Marnie Weber | Sr. Technical Product Manager in Seattle
Recently, one of my dear colleagues was discovered. I mean not in the movie star way, but at work.
He had asked a hard question about accessibility of one of the company’s top executives during a town hall meeting and, after lots of emails and meetings over a few weeks, that exec volunteered to sponsor my friend and asked him to be his mentor. Yes, the exec asked my friend to be his mentor, because he cares about diversity + inclusion and my friend happens to live with blindness.
I’ve never witnessed this before. I’m sure it happens, but never this close to me. It’s a testament to the executive, my colleague, and the company’s commitment to diversity and inclusion. My friend has a lot to offer and he deserves notice.
Just like with so many stars, it took a long time to make it overnight.
People with disabilities (physical and brain-related), those saddled with racism, and other people who face discrimination need sponsors. When you’re the only black person in your entire large organization, you deserve at least one leader ally + other support to help you navigate the sea of white systems and to drive change.
The underrepresented person can’t drive this. People in power must. That lone black person in your organization needs you to act (hiring more black people is a good place to start). It doesn’t have to be perfect but ignoring them reminds me of something Martin Luther King Jr. said.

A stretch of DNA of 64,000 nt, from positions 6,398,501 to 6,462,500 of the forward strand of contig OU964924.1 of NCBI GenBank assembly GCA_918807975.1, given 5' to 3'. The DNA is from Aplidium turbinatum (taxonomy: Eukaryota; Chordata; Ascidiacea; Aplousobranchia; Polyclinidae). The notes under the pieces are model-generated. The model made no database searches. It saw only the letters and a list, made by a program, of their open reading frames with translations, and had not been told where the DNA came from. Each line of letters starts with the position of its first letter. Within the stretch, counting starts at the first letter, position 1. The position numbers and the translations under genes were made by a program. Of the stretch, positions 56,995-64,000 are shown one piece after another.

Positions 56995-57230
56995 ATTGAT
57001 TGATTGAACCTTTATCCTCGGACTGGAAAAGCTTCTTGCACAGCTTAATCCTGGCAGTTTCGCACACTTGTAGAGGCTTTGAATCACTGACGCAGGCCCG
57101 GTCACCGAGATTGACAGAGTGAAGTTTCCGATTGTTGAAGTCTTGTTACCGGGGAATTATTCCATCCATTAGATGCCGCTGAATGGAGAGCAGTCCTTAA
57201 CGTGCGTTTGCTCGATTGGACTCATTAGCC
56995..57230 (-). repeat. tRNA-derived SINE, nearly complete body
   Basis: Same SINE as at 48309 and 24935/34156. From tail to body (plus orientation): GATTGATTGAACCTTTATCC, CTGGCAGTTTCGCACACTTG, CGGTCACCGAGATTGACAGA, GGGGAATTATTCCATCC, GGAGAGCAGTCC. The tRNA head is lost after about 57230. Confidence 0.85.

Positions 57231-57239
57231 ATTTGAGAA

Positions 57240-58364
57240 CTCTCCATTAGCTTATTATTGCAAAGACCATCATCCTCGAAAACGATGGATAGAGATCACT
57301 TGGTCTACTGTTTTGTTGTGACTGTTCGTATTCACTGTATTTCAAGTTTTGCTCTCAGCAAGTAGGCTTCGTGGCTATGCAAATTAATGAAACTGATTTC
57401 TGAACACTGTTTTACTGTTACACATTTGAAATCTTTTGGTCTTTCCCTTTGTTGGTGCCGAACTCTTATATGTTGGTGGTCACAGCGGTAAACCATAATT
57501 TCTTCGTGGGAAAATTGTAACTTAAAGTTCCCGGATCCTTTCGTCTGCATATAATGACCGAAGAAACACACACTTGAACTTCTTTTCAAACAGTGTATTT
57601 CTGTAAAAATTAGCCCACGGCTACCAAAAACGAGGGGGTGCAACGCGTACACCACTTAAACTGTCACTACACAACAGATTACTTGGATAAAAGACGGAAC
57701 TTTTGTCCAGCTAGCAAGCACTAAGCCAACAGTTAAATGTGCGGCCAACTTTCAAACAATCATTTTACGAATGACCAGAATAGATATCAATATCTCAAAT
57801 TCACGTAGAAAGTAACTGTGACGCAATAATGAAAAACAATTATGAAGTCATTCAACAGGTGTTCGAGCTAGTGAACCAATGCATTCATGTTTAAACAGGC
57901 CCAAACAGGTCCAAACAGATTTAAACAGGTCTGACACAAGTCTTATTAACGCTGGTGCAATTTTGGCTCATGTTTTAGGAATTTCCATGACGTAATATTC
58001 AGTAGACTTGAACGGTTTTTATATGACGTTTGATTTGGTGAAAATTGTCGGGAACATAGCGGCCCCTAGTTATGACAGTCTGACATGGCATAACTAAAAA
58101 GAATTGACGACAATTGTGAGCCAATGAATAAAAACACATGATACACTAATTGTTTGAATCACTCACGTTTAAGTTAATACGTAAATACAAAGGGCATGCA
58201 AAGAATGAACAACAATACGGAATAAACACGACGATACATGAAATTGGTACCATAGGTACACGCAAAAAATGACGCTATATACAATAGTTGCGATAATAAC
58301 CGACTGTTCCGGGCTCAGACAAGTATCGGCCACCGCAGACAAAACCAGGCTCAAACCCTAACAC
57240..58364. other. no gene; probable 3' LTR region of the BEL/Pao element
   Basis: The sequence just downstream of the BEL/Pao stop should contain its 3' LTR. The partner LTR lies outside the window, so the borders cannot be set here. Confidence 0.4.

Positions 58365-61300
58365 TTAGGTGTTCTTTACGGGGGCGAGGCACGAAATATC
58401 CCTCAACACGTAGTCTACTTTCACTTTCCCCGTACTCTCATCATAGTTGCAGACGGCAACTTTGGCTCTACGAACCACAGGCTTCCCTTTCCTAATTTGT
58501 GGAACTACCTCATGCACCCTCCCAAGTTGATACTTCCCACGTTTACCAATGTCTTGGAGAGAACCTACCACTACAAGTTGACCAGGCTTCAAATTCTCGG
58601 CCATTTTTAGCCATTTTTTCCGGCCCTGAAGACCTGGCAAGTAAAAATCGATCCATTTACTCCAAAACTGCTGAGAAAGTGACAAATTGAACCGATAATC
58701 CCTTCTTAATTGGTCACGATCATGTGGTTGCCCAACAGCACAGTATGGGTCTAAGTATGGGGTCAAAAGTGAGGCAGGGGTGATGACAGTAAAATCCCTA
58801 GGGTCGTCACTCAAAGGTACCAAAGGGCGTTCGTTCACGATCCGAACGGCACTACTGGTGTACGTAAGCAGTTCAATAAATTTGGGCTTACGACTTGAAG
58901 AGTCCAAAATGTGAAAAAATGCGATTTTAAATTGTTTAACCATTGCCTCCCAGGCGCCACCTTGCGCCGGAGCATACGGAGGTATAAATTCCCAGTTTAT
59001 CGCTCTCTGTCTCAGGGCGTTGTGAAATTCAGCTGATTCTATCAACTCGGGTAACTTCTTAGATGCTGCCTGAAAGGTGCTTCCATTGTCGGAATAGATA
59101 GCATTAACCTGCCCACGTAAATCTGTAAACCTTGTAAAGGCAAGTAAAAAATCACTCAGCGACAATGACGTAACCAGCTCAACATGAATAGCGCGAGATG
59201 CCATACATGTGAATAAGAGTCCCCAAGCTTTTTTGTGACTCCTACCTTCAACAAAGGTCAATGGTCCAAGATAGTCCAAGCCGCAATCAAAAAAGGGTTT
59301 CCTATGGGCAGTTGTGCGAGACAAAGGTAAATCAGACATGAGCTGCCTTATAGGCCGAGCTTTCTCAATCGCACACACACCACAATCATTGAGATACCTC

“Shallow understanding from people of goodwill is more frustrating than absolute misunderstanding from people of ill will. Lukewarm acceptance is much more bewildering than outright rejection.”
It’s like not being racist vs. being anti-racist. It’s about being on the sidelines or in the game.
Leaders, we need you to help us break down barriers that limit our potential.
Get to know your people – if you care, they’ll share. Have a town hall for those who identify as one of the underrepresented (strictly optional, no disclosure required) to learn about their experiences. Sponsor someone who identifies as being in an underrepresented group. Ask that person or another one to mentor you.
This isn’t an exhaustive list. The point is – act, even though you’ll make mistakes. Those mistakes will help you grow, and, over time, you’ll get better and better at leading in a diverse world and your teams will grow and achieve in unexpected and exciting ways.
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